First Anniversary of Disney+ Finds Service’s Parent Grappling With Pandemic Fallout

Disney’s high-profile subscription streaming service Disney+ launched a year ago today (Nov. 12). Disney is set to report fourth-quarter financial results at the market close. With much of its businesses such as amusement parks, cruise ships, movie studio and television operations (and ad revenue) either shuttered or operating in limited capacity due to the coronavirus pandemic, streaming video is likely the only positive on what is expected to be a depressed corporate earnings call.

Disney+ had more than 60 million subscribers on the company’s last fiscal call, and CEO Bob Chapek has made it clear over-the-top video is at the core of company  going forward. Indeed, when combining Hulu and ESPN+, Disney’s SVOD subscriber base topped 100 million at the end of the previous quarter.

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The summer rollout of Disney+ Hotstar in India, which is operated by Disney subsidiary Star India, features two paid tiers: a VIP plan offering local language programs and live sports; and a Premium plan showcasing international (i.e. U.S.) movies and TV series from Disney, Showtime and HBO, among others. The service had nearly nearly 9 million subscribers in the last quarter.

“Disney+ has been the one shining star in the Disney empire in 2020,” Trip Miller, a managing partner at Gullane Capital Partners, told CNN Business. “The advent of the Disney+ platform could not have come at a better time.”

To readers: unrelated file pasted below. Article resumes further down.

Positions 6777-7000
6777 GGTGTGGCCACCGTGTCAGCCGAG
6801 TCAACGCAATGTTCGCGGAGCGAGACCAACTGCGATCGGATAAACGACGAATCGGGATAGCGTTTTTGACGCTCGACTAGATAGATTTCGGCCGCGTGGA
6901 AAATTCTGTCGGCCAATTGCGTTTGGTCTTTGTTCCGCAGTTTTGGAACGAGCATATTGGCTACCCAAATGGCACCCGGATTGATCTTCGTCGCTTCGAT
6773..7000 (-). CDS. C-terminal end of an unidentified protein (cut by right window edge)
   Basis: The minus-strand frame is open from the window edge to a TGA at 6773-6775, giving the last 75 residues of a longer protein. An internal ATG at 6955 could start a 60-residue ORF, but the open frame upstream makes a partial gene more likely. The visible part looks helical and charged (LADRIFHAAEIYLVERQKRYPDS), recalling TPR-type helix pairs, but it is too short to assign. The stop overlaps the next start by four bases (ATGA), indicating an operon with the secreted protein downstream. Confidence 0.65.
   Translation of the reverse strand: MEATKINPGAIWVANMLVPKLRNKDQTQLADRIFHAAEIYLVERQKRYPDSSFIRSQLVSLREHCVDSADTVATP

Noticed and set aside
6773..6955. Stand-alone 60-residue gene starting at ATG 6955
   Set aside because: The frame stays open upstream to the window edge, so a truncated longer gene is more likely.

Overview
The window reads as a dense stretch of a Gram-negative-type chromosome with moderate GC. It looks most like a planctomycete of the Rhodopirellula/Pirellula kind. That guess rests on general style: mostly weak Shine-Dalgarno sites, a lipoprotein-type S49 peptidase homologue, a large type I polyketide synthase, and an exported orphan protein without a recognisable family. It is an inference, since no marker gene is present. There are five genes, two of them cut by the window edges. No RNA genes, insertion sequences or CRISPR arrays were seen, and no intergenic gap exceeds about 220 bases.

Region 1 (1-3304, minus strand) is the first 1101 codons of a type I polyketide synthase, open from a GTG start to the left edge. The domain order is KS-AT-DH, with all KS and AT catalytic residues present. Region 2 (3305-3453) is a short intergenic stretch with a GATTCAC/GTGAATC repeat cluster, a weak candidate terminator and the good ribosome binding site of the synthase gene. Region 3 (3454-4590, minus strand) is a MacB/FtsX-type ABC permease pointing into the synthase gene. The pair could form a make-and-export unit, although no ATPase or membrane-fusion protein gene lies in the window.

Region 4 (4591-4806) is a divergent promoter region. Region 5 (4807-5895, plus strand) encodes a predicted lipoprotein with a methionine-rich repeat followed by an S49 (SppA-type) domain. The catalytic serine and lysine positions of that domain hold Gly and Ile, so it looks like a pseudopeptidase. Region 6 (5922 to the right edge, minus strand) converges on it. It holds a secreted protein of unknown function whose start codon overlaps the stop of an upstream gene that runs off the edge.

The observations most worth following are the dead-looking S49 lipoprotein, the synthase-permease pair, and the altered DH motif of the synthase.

Yet, the SVOD platform is not projected to be profitable until 2024. The service could end up losing $2 billion in the just-concluded fiscal year — and even more in 2021.

“I think Disney+, and the rest of their direct-to-consumer assets like Hulu and ESPN+, are the most important units in the eyes of investors,” said analyst Michael Nathanson. “It’s a source of long-term growth and helps offset [pay-TV] cord-cutting and shifts in audience behavior.”

Nathanson, who believes ad-supported VOD is the streaming story in 2020, says Disney’s OTT platforms have the ability to expand with AVOD offerings depending on marketing conditions. Disney plans to launch an ad-supported international OTT service under the Star brand in 2021.

Indeed, growth of free ad-supported streaming TV (“FAST”) is exploding through services such as ViacomCBS’s Pluto TV, Comcast’s Xumo (and Peacock), Fox Corp.’s Tubi, The Roku Channel and IMDb TV, among others. And Disney doesn’t want to be left behind.

“They are really all in [streaming] now,” Nathanson said. “Disney has built a [OTT] lifeboat that gets them through the current storm in traditional media.”

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